The One Thing You Need To Achieve Any Goal
Geege Schuman stashed this in Life Hacks
One of my petty little gripes is the dichotomy between the so-called fixed and growth mindsets. I understand that the vast majority of the people who will be interested in this formulation are those who are interested in personal growth... but I think the way this binary is presented is absurdly overweighted and perhaps inappropriately morally freighted. I'd prefer the terms fixed and mutable, or essence vs effort based, or nature vs nurture -- all of which more accurately and neutrally describe the fundamental difference that we're talking about, which is between people who believe their personal qualities are inborn versus those who think potential for change is within their own power.
A concrete example. The entire foundation of 12-step programs is that alcoholics and drug addicts have an inborn propensity to abuse substances until their lives spiral out of control -- therefore any lapse from strict abstinence will inevitably lead to disaster. That's a fixed mindset if I've ever seen one. Yes every individual can choose to abuse or not abuse each day, and each individual can choose to work on the steps every day... but the bedrock assumption is that there is such a thing as "an addict" and that members of the fellowship wouldn't be there if they were not fixed in their identity as addicts. Contrary to the predictions of fixed vs growth, having a fixed mindset in this case does NOT make all self-identified alcoholics/addicts stop trying, ignore feedback, or feel threatened by the success of others. It just makes the self-described alcoholics stop wasting time that there is some "lifehack" that will easily turn them into social drinkers. (None of this is to dispute that addiction is complex and AA doesn't work for everyone -- I'm talking about the people who it does benefit.)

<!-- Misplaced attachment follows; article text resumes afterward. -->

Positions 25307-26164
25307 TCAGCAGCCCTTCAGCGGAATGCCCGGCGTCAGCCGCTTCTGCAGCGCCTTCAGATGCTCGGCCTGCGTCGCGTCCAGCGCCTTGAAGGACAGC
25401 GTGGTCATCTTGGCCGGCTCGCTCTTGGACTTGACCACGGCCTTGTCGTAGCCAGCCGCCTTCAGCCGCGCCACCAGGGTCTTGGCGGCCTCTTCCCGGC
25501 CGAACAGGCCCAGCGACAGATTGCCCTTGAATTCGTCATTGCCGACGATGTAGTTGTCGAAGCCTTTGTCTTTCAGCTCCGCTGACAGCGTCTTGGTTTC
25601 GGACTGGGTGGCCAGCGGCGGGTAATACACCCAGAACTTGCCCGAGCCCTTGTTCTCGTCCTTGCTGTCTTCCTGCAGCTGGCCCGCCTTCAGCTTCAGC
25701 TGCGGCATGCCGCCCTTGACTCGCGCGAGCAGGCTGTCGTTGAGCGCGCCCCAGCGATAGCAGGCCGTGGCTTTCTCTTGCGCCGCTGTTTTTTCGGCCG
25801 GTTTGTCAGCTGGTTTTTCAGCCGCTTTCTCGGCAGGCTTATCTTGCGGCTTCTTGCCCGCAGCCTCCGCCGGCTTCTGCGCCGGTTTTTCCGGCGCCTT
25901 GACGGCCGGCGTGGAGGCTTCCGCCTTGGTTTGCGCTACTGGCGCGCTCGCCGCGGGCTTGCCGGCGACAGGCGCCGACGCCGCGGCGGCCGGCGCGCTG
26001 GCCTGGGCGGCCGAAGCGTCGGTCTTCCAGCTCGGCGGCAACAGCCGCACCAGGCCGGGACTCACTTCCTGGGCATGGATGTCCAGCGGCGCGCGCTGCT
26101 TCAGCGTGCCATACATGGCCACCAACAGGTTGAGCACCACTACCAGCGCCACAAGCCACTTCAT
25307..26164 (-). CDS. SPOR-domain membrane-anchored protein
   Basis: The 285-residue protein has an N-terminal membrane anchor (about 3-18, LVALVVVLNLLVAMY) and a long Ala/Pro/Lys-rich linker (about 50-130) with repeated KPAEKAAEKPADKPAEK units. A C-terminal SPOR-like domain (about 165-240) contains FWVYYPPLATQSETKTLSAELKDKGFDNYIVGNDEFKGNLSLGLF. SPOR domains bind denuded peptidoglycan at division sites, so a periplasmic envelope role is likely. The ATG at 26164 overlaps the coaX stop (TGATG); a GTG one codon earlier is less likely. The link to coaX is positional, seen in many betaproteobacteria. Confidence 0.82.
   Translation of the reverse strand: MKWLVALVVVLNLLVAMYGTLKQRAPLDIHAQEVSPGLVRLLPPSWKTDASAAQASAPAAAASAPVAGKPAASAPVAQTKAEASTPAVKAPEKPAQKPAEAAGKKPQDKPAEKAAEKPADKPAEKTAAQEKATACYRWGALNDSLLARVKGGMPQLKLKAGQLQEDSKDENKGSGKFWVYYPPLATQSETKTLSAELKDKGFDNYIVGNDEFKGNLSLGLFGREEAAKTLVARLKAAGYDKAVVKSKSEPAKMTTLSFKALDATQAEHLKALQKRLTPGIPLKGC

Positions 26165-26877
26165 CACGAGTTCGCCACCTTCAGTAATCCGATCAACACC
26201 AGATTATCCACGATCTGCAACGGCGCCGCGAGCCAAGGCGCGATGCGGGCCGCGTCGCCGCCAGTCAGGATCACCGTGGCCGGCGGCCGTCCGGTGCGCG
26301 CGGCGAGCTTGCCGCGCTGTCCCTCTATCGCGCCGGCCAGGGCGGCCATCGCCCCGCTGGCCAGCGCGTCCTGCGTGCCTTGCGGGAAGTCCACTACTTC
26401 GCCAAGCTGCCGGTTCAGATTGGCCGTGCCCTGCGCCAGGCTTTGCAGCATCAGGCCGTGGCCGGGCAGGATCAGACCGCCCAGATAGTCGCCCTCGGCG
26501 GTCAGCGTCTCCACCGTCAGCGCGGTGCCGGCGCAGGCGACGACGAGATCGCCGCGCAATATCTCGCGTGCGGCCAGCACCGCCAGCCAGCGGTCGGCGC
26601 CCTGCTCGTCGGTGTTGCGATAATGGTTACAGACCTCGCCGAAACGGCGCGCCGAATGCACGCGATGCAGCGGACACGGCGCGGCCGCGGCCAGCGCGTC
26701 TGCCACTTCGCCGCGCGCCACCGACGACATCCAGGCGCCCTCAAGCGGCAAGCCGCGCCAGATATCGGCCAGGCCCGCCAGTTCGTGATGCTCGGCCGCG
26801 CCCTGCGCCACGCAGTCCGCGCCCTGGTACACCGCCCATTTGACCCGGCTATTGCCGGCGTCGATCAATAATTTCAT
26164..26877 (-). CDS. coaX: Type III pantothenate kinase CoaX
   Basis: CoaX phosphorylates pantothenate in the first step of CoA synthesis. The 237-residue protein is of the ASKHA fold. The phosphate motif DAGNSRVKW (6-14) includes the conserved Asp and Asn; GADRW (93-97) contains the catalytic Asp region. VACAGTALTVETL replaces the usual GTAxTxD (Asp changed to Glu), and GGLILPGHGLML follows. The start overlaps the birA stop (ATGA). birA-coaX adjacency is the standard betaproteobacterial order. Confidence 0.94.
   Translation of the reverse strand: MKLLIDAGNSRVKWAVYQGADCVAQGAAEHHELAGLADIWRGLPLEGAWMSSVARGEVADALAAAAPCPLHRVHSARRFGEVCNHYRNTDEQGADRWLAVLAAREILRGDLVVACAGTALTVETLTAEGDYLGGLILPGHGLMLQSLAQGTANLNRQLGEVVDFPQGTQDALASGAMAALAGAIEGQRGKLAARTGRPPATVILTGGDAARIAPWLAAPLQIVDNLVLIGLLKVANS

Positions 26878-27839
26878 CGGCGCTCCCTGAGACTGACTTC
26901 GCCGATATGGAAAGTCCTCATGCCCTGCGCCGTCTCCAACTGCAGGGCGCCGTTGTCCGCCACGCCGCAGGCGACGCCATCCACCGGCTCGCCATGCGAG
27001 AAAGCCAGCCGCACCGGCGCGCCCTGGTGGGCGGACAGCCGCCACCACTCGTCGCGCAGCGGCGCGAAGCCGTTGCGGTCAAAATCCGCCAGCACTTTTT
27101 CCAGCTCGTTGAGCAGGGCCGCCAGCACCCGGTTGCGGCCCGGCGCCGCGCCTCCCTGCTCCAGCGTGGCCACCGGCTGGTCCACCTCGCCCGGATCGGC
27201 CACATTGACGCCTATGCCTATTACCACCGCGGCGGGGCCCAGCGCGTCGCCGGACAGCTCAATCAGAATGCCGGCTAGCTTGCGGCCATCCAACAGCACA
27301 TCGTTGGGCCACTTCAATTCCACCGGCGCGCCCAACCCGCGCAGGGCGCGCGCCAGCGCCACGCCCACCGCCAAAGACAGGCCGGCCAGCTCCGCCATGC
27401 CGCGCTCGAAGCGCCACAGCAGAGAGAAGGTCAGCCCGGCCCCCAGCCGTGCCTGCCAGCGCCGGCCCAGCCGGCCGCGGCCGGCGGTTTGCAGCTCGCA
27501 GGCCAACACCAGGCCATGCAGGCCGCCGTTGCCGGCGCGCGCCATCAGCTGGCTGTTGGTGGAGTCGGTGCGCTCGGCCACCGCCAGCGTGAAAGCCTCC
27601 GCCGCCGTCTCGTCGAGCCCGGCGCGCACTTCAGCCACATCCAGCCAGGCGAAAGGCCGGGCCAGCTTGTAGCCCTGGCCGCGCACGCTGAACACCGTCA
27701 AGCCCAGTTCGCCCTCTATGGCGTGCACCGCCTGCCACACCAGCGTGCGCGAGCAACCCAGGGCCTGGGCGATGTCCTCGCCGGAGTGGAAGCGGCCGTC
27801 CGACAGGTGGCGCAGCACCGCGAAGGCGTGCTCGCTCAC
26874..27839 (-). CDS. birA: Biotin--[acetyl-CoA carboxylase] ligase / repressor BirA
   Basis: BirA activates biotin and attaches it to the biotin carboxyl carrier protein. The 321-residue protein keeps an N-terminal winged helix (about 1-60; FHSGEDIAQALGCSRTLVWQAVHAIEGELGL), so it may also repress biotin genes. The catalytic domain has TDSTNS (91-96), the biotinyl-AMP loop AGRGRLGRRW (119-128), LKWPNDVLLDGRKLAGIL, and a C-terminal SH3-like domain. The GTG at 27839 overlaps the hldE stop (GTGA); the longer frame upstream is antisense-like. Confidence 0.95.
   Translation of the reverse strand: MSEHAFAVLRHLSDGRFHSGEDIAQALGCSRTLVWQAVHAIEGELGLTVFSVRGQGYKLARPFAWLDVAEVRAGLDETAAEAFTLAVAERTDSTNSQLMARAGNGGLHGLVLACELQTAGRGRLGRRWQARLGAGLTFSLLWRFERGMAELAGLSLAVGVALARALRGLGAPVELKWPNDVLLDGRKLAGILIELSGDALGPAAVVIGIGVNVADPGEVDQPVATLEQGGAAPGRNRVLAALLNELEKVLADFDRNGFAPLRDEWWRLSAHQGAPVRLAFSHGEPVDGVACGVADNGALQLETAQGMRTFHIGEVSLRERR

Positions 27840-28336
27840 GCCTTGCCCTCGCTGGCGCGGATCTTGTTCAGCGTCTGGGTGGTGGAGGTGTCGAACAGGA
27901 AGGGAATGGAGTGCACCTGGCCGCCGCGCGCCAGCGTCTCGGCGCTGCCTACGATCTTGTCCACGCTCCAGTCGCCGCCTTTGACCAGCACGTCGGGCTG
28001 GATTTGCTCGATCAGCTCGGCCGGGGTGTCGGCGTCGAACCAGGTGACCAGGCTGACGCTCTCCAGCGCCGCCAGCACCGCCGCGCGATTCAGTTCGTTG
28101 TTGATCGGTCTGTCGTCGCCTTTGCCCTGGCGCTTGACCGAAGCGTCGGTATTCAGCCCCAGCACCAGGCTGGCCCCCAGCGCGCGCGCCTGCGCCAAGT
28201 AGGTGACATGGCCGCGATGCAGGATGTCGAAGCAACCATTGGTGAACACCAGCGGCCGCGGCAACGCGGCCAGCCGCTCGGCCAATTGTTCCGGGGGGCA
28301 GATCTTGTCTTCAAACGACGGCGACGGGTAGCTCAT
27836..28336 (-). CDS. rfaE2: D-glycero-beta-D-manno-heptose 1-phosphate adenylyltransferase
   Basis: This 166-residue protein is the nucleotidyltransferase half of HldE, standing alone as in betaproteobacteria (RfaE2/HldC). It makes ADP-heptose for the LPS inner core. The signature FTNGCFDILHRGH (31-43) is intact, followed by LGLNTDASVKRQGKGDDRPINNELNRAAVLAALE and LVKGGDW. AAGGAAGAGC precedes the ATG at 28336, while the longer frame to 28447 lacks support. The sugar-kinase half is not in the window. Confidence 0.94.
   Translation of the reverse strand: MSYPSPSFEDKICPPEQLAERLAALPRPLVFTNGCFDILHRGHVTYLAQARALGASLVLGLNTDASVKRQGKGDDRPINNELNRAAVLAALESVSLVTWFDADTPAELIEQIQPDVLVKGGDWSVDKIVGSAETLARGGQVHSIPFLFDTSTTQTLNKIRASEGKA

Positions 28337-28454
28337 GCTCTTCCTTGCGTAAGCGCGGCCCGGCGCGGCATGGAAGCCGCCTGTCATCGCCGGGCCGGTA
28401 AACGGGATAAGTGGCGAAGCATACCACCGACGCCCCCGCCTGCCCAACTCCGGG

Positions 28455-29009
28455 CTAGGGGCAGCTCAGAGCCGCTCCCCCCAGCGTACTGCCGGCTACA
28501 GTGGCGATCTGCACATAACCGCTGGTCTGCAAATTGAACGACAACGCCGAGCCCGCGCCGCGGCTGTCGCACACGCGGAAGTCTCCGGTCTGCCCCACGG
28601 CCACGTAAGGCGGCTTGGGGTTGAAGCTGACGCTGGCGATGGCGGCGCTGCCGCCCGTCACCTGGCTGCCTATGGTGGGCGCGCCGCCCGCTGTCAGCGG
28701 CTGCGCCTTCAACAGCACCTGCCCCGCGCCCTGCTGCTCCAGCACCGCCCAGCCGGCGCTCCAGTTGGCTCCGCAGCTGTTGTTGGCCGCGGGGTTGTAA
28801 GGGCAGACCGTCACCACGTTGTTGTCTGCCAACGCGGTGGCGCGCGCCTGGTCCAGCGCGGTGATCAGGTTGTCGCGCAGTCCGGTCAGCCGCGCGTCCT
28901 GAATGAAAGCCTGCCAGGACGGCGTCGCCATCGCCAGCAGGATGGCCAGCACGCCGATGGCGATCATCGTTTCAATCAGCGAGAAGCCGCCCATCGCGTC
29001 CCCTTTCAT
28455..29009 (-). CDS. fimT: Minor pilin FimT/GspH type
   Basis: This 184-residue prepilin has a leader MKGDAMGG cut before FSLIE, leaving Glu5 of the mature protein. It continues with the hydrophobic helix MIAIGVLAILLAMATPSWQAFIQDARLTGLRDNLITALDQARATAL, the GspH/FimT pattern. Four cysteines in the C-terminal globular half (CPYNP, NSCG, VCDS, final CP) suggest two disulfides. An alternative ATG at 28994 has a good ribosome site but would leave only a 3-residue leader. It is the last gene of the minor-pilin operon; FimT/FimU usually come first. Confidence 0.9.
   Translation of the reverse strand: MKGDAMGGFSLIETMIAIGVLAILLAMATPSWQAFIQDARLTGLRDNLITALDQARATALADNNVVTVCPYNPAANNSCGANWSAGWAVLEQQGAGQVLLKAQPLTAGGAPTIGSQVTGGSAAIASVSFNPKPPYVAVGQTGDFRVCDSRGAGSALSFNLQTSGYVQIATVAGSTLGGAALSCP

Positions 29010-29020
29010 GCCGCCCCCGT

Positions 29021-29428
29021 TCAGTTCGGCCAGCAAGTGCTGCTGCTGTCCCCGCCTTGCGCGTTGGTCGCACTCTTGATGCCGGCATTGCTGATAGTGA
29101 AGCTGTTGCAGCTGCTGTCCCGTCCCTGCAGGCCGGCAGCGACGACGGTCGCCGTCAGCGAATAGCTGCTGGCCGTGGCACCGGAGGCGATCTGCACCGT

I can come up with endless examples of people working HARDER because they had a fixed belief that they were "good at math" or "a great athlete" or "naturally gifted at music" -- and probably just as many of people who realize that effort is key but never really understand how to direct that effort. So I understand that this fixed-vs-growth thing is overstated for effect, but it bugs me that there is ZERO perceived benefit to a fixed mindset in any formulation I've seen.
There's definitely some benefit to a fixed mindset: the confidence that comes from certainty.
With confidence, a person can do almost anything.
Some of the most successful people were successful because they were so singleminded.
For people who do want to employ a growth mindset, feedback is the one key thing.
Research in both school and work settings has demonstrated how vital feedback is for improving your performance. One study from Harvard Business School found that regular feedback led to substantial improvements in performance on a simple data entry task. Students who receive feedback on their work perform twice as well as students who do not. Gary Latham and Edwin Locke, who study effective goal-setting in organizations, argue that quality feedback is one of the most important factors influencing performance.